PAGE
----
However, all of John's time in Georgia was not lost, for he published his "Collection of Psalms and Hymns" for general congregational use. In a preface to a reprint it is suggested that this is the first collection of hymns in the English language, "so that in this provision for the improvement of public worship...Wesley led the way." Among the songs were some of his father's which had been rescued from the Epworth fire, as well as translations Wesley made from the German.

When the storm of that trial broke there was only one thing for John to do, and that he did at once--left for England. He was a somber cleric, his soul shot through with doubts when on December 2, 1737, he failed, and he knew it as no other person. The high religious standards he had set to attain in the Holy Club had eluded his spiritual grasp. He could not get to them.

The entry in his Journal under the date of Tuesday January 24, 1738, is tragical: "I went to America to convert the Indians; but O! Who shall convert me? Who, what is he that shall deliver me from this evil heart of unbelief? I have a fair summer religion. I can talk well; nay, and believe myself while no danger is near; but let death look me in the face, and my spirit is troubled. Nor can I say, 'To die is gain'...I show my faith by my works by staking my all upon it...O who will deliver me from this fear of death?"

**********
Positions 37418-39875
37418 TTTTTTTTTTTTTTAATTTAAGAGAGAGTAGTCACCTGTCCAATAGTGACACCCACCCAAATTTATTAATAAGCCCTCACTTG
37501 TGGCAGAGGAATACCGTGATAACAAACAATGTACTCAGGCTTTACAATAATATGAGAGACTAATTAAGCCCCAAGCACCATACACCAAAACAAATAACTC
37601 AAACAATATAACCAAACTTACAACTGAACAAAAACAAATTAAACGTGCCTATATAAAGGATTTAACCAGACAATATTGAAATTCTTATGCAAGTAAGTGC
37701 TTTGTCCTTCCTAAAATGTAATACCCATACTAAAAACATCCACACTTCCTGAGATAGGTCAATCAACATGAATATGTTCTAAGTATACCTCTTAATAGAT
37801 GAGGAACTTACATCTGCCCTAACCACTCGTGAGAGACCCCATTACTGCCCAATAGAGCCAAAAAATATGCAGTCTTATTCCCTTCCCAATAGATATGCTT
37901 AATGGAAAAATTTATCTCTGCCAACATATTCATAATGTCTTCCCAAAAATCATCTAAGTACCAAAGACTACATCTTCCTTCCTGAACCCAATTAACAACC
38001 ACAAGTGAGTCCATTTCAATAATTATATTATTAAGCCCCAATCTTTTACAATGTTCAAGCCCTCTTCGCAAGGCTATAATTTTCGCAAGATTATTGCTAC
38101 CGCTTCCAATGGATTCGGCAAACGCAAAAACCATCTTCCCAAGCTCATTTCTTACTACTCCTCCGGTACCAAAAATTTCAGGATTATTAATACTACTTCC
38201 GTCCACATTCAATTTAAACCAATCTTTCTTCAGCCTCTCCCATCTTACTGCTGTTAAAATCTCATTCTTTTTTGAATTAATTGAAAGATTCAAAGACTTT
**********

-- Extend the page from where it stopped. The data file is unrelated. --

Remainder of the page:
When he landed in England on the first of February, his soul once more wallowed in the Slough of Despond, of which his Journal tells the turbulent story thus:

"This then have I learned in the ends of the earth, that I 'am fallen short of the glory of God'; that my whole heart is 'altogether corrupt and abominable'...that my own works, my own suffering, my own righteousness, are so far from reconciling me to an offended God...I want that faith which enables everyone that hath it to cry out, 'I live not...but Christ liveth in me'...I want that faith...when 'the Spirit itself beareth witness with his spirit that he is a child of God.'"


John before his Georgia mistakes was not a prepared subject for God's soul-dealings, but once having walked the fiery path that led to soul debasement, he was in a condition where God's prophetic voices could be heard. Up until that time John was the Oxford don, the teacher in any group, and as such was discontent to act as a learner. Having discovered that as teacher he was as the blind leading the spiritually blind, John was willing to throw himself at the feet of any who possessed the true source of Christian knowledge.